With a recent buyout offer for Toshiba Corp. from a British private equity firm apparently hitting a snag, a bidding war involving other investors may break out for the Japanese industrial conglomerate, industry experts say.
Investor interest in the growth potential of some of Toshiba's businesses, such as chip-making and infrastructure systems, means the company is likely to face continued pressure to streamline its wide-ranging operations, they say.
Toshiba's management rift widened after CVC Capital Partners made a buyout offer worth over $20 billion, leading its board members to believe the former president and CEO Nobuaki Kurumatani, once a CVC executive, was pulling strings to fend off pressure from activist shareholders.
Toshiba said Wednesday Kurumatani, who has led the company since 2018, offered to resign. He said in a statement he wants to take some time for himself after achieving the company's turnaround without making any reference to the CVC proposal.
Osamu Nagayama, chairman of Toshiba's board, confronted Kurumatani in the boardroom and expressed displeasure with CVC's buyout offer, sources with knowledge of the matter have said.
Nagayama and some other board members are believed to have raised questions about Kurumatani's stance of preventing activist shareholders from wielding influence.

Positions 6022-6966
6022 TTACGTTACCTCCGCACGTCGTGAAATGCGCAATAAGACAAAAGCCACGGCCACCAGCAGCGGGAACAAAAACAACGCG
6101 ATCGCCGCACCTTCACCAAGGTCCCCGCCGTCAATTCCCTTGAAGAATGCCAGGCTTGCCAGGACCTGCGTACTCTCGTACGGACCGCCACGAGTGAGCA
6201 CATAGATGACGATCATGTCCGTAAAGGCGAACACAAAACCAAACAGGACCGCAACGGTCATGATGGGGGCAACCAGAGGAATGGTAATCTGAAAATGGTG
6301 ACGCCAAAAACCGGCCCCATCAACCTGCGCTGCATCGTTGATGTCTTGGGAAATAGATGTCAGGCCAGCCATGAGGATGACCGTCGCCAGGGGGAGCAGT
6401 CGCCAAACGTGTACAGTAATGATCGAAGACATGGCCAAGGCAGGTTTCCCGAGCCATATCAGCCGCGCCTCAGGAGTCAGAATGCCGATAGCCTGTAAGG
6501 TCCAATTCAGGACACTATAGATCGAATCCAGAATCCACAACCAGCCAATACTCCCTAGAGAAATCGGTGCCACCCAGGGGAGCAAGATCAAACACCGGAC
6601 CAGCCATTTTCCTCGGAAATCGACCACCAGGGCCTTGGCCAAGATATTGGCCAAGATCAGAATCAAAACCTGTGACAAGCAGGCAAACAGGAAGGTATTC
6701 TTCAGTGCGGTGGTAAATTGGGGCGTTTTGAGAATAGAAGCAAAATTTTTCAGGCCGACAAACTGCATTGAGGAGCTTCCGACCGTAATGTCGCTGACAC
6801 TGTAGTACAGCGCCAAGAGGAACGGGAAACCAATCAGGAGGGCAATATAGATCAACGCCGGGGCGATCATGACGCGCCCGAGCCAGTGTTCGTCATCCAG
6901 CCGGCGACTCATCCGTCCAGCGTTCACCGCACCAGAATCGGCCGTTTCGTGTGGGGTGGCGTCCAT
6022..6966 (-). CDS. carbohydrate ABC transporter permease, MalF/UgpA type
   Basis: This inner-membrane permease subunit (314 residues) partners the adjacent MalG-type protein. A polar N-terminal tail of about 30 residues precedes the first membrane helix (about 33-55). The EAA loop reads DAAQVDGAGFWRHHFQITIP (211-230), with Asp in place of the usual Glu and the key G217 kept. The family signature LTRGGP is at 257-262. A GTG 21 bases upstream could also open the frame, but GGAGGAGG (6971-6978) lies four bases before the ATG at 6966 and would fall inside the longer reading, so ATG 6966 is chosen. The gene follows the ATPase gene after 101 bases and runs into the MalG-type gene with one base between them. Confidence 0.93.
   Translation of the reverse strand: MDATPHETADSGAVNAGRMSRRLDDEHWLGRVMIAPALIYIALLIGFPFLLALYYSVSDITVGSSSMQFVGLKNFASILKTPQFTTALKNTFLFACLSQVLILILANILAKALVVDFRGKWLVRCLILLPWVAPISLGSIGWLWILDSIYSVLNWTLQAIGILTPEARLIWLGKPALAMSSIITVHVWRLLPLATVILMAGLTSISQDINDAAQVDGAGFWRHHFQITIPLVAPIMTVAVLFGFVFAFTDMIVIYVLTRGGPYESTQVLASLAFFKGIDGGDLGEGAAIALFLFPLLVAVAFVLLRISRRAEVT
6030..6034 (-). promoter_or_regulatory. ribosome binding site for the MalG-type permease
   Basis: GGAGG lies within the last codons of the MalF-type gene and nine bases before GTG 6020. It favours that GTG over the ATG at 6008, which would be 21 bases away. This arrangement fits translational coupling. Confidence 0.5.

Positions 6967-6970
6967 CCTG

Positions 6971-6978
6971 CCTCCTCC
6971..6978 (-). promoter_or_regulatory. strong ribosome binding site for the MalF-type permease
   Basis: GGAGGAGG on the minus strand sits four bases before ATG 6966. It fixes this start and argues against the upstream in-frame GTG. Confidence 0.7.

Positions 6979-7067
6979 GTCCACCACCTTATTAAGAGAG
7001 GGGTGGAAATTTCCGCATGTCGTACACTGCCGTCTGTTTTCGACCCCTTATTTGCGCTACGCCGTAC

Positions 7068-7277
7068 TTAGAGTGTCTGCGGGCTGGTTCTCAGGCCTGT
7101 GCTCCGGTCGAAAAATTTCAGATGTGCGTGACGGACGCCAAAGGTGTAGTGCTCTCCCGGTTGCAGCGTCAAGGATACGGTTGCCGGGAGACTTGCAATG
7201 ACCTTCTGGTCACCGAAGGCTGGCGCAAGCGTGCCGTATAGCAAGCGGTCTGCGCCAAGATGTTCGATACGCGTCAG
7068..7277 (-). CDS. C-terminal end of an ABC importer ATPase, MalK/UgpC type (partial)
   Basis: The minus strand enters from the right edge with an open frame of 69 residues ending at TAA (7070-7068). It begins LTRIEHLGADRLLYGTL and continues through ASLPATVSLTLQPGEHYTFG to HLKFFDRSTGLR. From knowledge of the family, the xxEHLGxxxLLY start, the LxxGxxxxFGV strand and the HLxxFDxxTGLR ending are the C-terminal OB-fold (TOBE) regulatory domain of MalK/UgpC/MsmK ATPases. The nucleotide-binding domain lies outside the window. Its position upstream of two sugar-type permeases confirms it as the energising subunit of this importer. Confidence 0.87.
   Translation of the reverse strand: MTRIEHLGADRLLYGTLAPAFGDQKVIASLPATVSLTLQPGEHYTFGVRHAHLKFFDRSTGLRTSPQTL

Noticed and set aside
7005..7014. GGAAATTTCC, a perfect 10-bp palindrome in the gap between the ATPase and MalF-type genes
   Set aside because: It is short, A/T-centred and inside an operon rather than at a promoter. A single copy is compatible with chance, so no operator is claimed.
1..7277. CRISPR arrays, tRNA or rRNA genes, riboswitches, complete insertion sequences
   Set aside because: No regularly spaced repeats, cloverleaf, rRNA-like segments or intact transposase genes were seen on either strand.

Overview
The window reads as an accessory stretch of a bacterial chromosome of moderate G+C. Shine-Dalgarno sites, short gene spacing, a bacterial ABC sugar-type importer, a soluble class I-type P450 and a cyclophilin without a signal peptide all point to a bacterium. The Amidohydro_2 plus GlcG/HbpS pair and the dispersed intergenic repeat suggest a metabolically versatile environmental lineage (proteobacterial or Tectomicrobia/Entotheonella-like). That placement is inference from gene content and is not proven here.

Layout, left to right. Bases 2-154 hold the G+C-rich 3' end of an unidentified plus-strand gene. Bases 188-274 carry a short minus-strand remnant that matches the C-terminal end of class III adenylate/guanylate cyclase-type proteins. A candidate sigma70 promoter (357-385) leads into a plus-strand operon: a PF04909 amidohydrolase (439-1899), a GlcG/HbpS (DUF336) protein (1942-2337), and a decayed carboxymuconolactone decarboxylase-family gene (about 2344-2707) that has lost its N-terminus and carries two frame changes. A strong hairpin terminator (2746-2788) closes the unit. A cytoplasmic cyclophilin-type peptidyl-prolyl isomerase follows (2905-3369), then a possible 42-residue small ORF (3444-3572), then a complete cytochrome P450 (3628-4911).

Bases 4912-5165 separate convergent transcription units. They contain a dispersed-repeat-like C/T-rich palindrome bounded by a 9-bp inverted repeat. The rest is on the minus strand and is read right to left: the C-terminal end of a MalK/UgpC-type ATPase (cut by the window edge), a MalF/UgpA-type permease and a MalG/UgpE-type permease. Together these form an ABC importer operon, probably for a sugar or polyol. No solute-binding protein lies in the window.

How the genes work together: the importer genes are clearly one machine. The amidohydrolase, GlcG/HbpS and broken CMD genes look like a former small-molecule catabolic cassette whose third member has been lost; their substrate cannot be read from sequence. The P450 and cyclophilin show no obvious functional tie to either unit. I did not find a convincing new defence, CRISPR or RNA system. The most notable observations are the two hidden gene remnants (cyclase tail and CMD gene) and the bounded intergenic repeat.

Aiming to block CVC's acquisition plans and keep Toshiba listed on the Tokyo bourse, the conglomerate's executives asked creditor banks not to provide funding to the private equity firm for a planned buyout, according to people close to the matter.
CVC is seeking cooperation from the Development Bank of Japan and Japan Investment Corp., a private-public sector fund, other sources have said.
CVC is expected to submit a detailed proposal and could launch a hostile takeover bid, while American global investment firm Kohlberg Kravis Roberts & Co. and Canadian investment giant Brookfield Asset Management Inc. reportedly plan to submit buyout proposals of their own.
"Investors are interested in Toshiba's chip-making affiliate Kioxia Holdings Corp.," possibly outbidding CVC, SBI Securities Co.'s senior analyst Yoshiharu Izumi said.
A global shortage of semiconductors due to robust demand for automobiles, smartphones and other electric devices has spotlighted chipmakers.
Toshiba owns a 40.64 percent stake in Kioxia, into which the Japanese firm spun off its chip business after selling a majority stake to a consortium led by U.S. private equity firm Bain Capital in 2018. Toshiba plans to list Kioxia and use a large part of the proceeds to increase shareholder returns.
Tatsuo Ushijima, a professor specializing in corporate strategy at Keio University, said going private makes sense for Toshiba to further reform its group operations.
"Toshiba would need to review its wide-ranging businesses (from nuclear power to home lighting equipment) in an environment with fewer investors holding its shares," Ushijima said.
"Toshiba must at first outline its growth strategy regardless of whether it is going it alone or working with partners."